Today we bring you Queering the Archive: When a Personal Act of Collecting Turns Political, an article on queer art and activism in Eastern Europe recently featured on our sister site, Art Practical. Author Ela Bittencourt notes, “Kisiel’s slides…reverse the commonly accepted notion that there was no room for individual expression, least of all same-sex eroticism, in communist Eastern Europe. At the same time, their secretive circulation reminds us of the very real dangers that surrounded such expression.” This article was originally published on February 6, 2014.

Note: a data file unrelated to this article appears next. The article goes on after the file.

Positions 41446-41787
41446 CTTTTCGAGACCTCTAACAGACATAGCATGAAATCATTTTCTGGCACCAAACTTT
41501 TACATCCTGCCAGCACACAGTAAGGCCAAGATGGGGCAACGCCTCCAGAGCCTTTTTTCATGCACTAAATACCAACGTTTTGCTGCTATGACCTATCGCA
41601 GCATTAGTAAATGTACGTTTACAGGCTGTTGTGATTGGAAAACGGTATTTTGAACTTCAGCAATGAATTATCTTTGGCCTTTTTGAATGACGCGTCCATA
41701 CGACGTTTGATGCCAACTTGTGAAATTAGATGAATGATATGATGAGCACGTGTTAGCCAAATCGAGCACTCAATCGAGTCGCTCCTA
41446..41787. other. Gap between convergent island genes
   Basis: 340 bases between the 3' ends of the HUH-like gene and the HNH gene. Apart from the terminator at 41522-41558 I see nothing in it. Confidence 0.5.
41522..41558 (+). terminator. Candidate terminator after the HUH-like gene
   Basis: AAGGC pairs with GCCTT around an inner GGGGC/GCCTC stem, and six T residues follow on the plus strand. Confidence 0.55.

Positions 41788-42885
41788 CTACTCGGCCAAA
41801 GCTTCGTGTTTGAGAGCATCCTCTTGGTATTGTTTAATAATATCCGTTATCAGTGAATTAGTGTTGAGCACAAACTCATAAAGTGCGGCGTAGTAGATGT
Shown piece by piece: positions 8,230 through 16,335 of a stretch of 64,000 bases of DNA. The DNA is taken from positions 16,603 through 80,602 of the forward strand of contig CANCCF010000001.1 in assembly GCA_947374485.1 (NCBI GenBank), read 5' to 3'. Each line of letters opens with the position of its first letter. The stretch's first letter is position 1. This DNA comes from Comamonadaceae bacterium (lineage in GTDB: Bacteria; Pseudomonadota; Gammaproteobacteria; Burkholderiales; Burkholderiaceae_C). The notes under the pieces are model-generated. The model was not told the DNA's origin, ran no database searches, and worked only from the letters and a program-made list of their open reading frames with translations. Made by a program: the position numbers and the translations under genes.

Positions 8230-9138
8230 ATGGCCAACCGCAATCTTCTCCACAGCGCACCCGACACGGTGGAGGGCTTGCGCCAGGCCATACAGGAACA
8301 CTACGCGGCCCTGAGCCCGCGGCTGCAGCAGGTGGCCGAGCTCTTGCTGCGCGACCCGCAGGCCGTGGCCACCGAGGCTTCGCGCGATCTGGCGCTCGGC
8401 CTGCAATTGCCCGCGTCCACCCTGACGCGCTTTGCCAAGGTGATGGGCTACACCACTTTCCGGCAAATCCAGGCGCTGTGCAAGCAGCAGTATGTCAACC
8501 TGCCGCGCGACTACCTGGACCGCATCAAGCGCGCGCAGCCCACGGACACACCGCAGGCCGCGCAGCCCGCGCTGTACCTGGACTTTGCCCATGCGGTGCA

Kisieland (2012), a documentary film by the Polish artist Karol Radziszewski, explores the importance and historical context of the personal slide collection of Ryszard Kisiel. Kisiel, his boyfriend, and a small circle of friends shot more than three hundred homoerotic slides (some of them featured in Kisieland) mostly between 1985 and 1986, while Poland was still under a communist government. Kisiel kept the collection secret. Radziszewski’s project, which in addition to the film includes a book that will feature reproductions of all the slides, makes Kisiel’s work available to a wider public for the first time. Kisieland has been recently shown in the United States, at Performa 2013, and has also been extensively screened in Europe, where it has stirred debates on the implications of divulging a private, homoerotic body of work and the contextualization that this requires. When I spoke with Radziszewski about the film, he said he hoped it would draw attention to the way that Poland’s LGBT movement has banished sexuality from its contemporary public discourse, feeding into what Radziszewski sees as a generally sex-phobic climate.